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Articles, Resources, and Position Papers

Following is a partial list of ACLU of Utah articles, resources and position papers. Additional materials can be found on our issue pages.

Students! Know Your Rights: A Guide For Utah High School Students

SKYRlrgIn school, young people not only learn about their constitutional rights, but they also see firsthand how those rights may be affected by the actions of others. The ACLU of Utah is dedicated to protecting the constitutional rights of students and to helping students understand their rights in school.

The material provided on this website is for basic informational purposes only. It is not meant to be and should not be taken as legal advice, nor should you rely on this information instead of seeking the advice of an attorney. The legal issues surrounding civil rights and civil liberties are among the most complex in the law, and a person’s rights may vary from case to case depending on small and subtle details. Only a lawyer who has taken the time to become fully aware of the facts in a given case can provide you with sound legal advice.

If you feel your rights have been violated, please let us know the details by filling out a complaint form on our website.

National ACLU links for youth & students

A Guide For Utah High School Students

Other Utah Material

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Utah is Ready for Criminal Justice Reform!

22 February 2015 Published in Articles, Resources, and Position Papers
During this legislative session, one of the most pressing and exciting issues the ACLU of Utah is working on is pushing for a slate of criminal justice reform proposals.

Interview with Varesh Gorabi

22 February 2015 Published in Articles, Resources, and Position Papers
An excerpt from this interview was published in the Liberty Reporter: 2015 Winter Newsletter >> Can you tell me about the positions you hold in the community? I am a member of Peer Court, a restorative justice program for youth. I spend most of my Monday nights doing Peer Court. I am also a part of Youth City Government where we challenge our own bias and perspectives. Why did you start getting involved with Peer Court? I was nominated by a teacher, but the reason I joined Peer Court was to become involved in the community. My mother has always been inspiring, changing people’s lives, really caring about them. She always talks about injustices of the world and of people’s challenges in life. Anyway, I feel I have been more aware, critical and curious because of my mom. Like her, I wanted to actually do something. Knowing about issues is not the same as actually witnessing them or listening to real voices that have gone through these situations. I think I’ve become a better human being, a more understanding one, than I was last year. The youth that I see are like me, and I am changed by them as much…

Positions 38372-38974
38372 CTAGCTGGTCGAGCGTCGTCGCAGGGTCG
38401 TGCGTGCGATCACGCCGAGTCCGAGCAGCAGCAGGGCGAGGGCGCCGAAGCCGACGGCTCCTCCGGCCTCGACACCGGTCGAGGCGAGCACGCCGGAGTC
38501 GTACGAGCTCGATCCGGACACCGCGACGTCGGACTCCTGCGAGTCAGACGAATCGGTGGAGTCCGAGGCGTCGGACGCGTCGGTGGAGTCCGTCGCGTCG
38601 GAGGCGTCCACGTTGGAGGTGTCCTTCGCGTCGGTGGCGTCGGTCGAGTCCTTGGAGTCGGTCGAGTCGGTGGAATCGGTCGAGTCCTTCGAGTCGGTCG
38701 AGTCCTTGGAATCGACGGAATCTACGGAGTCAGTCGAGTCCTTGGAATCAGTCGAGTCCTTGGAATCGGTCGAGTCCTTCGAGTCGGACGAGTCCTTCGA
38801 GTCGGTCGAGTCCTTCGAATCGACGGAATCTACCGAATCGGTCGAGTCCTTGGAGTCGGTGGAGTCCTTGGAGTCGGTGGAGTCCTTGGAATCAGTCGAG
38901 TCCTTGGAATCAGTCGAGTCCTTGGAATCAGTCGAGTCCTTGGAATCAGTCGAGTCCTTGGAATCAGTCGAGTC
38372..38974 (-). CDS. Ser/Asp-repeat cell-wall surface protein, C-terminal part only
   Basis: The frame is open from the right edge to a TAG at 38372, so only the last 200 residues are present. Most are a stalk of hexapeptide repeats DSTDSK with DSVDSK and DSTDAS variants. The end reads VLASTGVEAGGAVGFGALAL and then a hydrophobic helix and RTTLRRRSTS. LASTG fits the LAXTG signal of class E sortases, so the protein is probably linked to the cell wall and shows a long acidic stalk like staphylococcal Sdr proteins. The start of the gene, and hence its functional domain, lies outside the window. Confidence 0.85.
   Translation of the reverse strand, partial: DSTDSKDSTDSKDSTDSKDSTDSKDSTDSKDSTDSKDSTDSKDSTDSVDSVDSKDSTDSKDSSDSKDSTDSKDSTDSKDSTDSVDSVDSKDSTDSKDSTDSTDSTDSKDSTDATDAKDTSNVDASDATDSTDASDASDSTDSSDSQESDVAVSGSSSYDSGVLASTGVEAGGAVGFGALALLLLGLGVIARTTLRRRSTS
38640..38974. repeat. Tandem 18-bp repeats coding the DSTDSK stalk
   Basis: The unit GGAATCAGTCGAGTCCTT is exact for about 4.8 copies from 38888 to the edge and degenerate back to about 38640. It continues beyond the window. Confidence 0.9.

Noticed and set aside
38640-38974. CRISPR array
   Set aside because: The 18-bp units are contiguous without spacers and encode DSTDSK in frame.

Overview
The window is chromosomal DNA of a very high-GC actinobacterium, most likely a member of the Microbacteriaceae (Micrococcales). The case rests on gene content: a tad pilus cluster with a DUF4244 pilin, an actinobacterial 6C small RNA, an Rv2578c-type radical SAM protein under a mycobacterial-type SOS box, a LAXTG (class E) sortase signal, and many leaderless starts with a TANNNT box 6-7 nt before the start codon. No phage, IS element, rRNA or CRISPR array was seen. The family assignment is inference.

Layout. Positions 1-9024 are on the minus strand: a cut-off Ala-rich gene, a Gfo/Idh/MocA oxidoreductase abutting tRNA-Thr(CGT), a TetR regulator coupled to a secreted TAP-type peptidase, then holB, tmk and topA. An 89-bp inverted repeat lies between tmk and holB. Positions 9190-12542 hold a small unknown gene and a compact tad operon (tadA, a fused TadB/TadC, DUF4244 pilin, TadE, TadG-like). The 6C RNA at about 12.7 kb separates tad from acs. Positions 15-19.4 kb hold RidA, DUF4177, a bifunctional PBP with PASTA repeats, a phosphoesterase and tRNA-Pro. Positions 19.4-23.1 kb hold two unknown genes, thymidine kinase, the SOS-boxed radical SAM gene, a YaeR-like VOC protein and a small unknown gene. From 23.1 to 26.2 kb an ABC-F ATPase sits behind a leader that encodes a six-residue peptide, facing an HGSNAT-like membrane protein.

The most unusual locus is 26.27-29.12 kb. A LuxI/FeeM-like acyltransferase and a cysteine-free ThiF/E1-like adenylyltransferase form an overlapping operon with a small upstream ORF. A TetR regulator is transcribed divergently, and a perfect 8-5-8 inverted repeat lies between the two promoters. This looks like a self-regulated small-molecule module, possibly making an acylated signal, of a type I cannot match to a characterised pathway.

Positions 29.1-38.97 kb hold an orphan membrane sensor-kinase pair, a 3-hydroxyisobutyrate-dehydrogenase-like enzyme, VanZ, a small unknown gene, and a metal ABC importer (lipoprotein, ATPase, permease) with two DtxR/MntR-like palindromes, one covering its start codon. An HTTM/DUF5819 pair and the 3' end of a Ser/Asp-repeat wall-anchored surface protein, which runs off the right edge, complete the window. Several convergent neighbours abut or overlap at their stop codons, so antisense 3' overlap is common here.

Interview with Marcelina Kubica

22 February 2015 Published in Articles, Resources, and Position Papers
The following is an interview with Marcelina Kubica, one of the youth activists who helped plan the Youth Leadership and Activism Conference.  Can you tell me about the positions you hold in the community, how you are involved? The top thing would be Peer Court. I’m also an officer in National Honor Society, we do projects out in the valley. Why did you start getting involved with Peer Court?A friend told me about the program my first year of high school. It sounded really interesting, but it was too late to start that year. At the end of the year I did the interviews and I kept on volunteering throughout my high school life. The idea behind Salt Lake Peer Court is we volunteer and kids come from throughout the Salt Lake area and you have to go through an application and interview process and you have to go through training. There are hearings every Monday night at the Matheson Courthouse. And we have youth that are referred to us from Salt Lake City schools and it’s not just high school students, we take middle and elementary students. We see everything from truancy, to tobacco, to bullying. What will happen is that…

Learning to be a Citizen Lobbyist

22 February 2015 Published in Articles, Resources, and Position Papers
Over 90 Utah community members came to the Utah State Capitol on February 2, 2015, to learn how the Utah Legislature works and how to be involved.